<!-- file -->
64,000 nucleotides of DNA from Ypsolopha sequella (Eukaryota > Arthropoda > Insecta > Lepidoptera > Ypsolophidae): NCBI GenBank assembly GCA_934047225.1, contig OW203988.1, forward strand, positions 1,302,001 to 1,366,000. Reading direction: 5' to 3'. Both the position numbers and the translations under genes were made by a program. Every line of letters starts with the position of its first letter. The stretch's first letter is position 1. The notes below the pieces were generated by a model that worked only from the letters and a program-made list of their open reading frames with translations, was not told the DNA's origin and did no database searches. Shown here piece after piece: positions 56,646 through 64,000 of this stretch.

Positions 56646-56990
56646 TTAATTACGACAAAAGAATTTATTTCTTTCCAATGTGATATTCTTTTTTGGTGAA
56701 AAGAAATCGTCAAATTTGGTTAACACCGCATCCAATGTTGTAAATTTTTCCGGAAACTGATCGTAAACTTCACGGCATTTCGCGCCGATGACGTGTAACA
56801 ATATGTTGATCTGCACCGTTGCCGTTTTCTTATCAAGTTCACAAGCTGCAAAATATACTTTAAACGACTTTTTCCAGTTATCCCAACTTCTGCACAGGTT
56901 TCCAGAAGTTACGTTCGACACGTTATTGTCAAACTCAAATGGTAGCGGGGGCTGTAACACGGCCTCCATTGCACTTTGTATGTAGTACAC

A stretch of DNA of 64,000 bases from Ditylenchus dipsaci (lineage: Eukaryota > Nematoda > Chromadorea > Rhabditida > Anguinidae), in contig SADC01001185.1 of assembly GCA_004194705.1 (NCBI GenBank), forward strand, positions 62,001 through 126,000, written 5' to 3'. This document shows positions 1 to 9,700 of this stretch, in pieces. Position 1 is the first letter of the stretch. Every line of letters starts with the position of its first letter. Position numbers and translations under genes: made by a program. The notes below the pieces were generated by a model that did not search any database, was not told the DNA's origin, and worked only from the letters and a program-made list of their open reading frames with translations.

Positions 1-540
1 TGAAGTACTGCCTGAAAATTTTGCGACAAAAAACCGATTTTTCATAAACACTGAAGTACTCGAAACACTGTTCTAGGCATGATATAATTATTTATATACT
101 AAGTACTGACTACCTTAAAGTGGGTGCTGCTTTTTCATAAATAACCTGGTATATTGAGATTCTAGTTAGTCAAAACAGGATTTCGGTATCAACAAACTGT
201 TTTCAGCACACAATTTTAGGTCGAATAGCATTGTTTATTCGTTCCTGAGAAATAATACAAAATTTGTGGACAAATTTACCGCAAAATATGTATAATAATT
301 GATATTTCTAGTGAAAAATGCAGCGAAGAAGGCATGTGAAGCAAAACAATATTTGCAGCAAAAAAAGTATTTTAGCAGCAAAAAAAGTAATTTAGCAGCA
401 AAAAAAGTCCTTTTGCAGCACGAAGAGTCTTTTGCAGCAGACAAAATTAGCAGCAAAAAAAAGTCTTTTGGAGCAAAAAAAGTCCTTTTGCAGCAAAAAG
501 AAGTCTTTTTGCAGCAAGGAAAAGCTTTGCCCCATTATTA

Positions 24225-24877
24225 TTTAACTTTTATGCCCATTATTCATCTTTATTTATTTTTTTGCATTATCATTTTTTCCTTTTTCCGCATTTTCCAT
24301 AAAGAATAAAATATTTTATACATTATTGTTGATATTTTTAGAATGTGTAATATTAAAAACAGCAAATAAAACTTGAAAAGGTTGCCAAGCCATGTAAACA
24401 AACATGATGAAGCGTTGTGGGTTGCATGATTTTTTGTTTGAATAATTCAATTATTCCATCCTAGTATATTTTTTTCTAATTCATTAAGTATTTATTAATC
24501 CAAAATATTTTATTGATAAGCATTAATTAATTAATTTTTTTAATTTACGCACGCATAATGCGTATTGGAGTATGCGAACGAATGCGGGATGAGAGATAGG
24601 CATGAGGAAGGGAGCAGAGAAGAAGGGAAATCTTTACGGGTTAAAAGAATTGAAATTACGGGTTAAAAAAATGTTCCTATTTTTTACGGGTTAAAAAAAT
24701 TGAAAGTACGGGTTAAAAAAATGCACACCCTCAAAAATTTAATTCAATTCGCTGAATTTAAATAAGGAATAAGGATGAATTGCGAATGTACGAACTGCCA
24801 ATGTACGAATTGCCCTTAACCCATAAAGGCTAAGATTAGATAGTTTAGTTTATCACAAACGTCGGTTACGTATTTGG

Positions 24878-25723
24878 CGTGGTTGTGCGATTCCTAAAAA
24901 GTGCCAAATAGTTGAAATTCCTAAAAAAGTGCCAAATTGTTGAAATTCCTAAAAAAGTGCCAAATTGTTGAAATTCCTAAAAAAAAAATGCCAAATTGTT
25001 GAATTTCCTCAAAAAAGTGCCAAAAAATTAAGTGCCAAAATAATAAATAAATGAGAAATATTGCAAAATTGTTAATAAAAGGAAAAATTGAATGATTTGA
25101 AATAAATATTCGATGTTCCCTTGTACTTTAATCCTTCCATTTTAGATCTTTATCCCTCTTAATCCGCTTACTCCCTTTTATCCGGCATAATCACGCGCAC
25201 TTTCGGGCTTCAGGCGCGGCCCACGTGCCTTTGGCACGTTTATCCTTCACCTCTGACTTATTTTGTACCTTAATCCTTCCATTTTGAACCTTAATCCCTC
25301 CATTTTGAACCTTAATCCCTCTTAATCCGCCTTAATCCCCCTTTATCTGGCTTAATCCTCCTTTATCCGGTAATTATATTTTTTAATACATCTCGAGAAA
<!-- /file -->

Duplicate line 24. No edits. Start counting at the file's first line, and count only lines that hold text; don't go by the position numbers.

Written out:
24878 CGTGGTTGTGCGATTCCTAAAAA